Five crucial Issues from the standpoint of global civil society.
Everybody agrees on the need for health education but there is not yet a common understanding of what that means and how far reaching health education should be.
From the standpoint of civil society in a global perspective, the first agent of health is every person in his or her first person, independent of State control.
This is less obvious than it seems, and the reason is simple: Health damaging activities have a high probability of creating costs for a somewhat generalised health system. As a consequence, legislation tries to gain control over such forms of behaviour. Look at the ban on smoking in public buildings not only in the US but also in many European countries. The point here is paradoxical: The enforcement of such laws needs health education but in the end the effect is a matter of state control and not of reasonable insight.
Health education therefore comes to a limit when it becomes the expression of patronizing ideas that found their way into legislation. This may not be the case for the obviously damaging effects of smoking—even if I have been impressed by one smoker’s confession: “This is part of my personal freedom; and if I live ten years less, the system benefits by paying me less years of retirement!” I told him that he could smoke at home; nonetheless his argument is not to be neglected.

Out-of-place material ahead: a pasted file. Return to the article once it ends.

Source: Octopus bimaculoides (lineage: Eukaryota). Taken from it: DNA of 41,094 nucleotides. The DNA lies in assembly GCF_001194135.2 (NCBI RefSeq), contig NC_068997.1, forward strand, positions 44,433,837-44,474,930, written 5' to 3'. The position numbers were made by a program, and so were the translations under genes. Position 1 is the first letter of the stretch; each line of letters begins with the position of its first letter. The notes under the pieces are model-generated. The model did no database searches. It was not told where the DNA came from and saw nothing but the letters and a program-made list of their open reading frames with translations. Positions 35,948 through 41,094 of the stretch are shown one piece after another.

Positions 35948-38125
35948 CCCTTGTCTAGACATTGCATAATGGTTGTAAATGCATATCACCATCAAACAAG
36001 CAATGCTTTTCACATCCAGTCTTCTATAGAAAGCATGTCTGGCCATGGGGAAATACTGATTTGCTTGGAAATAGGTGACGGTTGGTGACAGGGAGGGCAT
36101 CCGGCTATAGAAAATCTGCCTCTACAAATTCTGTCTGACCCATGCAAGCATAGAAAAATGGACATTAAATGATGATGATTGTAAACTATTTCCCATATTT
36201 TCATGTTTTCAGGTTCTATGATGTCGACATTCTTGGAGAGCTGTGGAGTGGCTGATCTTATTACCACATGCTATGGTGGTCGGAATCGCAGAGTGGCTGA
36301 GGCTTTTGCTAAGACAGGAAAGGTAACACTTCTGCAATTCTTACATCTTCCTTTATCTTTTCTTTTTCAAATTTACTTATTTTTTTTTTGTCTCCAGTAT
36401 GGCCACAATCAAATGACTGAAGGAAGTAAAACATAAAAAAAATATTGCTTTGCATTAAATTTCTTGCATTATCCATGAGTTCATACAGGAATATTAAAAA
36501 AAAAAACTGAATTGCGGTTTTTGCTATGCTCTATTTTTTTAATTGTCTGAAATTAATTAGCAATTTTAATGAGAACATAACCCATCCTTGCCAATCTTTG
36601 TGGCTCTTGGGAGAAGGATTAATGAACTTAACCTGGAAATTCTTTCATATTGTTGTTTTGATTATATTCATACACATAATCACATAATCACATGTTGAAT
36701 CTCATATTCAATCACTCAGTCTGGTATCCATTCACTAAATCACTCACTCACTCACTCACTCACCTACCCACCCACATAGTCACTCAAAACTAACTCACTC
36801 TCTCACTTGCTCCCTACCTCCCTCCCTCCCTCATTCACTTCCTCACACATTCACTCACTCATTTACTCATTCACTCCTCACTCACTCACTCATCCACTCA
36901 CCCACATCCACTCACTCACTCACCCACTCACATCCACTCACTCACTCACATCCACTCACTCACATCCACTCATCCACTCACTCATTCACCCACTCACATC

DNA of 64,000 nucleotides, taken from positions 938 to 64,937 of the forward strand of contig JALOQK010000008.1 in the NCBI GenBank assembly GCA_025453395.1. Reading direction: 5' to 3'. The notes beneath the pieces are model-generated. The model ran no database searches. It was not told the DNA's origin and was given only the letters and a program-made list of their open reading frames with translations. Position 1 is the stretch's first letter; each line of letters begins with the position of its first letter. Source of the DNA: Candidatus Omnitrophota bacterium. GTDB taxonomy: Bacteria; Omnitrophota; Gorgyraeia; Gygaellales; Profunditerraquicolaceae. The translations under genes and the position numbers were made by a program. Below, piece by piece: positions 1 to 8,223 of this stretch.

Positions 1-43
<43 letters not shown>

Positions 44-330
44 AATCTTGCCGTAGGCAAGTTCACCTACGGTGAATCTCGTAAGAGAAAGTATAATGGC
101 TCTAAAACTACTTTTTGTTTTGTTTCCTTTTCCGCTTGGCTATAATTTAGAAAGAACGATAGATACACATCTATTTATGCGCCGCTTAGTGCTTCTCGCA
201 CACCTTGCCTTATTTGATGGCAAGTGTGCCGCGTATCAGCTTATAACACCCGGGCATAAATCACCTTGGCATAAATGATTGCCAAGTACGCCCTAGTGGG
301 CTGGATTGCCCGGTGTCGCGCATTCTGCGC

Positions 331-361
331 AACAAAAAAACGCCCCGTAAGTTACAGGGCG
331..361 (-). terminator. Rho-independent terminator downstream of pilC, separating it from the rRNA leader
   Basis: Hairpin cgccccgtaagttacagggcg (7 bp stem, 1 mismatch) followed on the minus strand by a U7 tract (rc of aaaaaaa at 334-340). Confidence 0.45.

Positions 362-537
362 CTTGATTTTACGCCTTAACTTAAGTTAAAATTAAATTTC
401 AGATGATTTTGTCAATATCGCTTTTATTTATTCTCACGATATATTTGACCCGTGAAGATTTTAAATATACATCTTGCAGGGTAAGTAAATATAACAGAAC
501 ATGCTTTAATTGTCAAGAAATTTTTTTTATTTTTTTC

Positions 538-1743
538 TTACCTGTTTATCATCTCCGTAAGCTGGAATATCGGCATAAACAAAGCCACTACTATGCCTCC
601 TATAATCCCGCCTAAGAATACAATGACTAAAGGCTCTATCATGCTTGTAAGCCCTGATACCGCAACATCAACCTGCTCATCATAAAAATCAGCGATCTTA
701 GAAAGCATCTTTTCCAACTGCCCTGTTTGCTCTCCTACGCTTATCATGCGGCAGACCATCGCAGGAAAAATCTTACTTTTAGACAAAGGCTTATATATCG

Not all of health education, however, will be in the hands of regulators and lawmakers. The first lesson nevertheless should be: Beware of too much health activity-related legislation—it could be highly patronizing.
On the other hand, the idea of a healthy lifestyle is so basic that civil society must have an interest in health education starting from the family and not stopping in kindergartens and schools. The basic ideas are simple: wash your hands, use clean water, eat balanced food, and exercise.
Recently, I visited Lebanon and saw some Palestinian quarters in Tyre (Sour), divided from the city by entrance and exit controls. Considering the important role of religious and political issues in this community, health education needs to have support from local religious and political leaders. This is real life, and it is different in every part of the world. This leads to a second lesson: Consider the social and political context of every community, otherwise health education will not have an impact.
In the end, we come back to a matter of priorities, and health really should be in a top position. The next limit, however, is the access to health education and to health care. I do not only refer to poor countries or poor regions or to a lack of health insurance and such things. The point here is that you need trained and qualified people to perform health education, be it in schools, at doctor’s offices, or in hospitals. Look at the millions of children in so-called highly developed countries that go to school without breakfast. And though it is not news that the blood glucose level is important for learning processes—nobody pays much attention.
This leads to a need of a health education policy: If you don’t have it, forget about the ideal world. The third lesson hence is the following: If you wish to implement health education, implement a programme for training the trainers.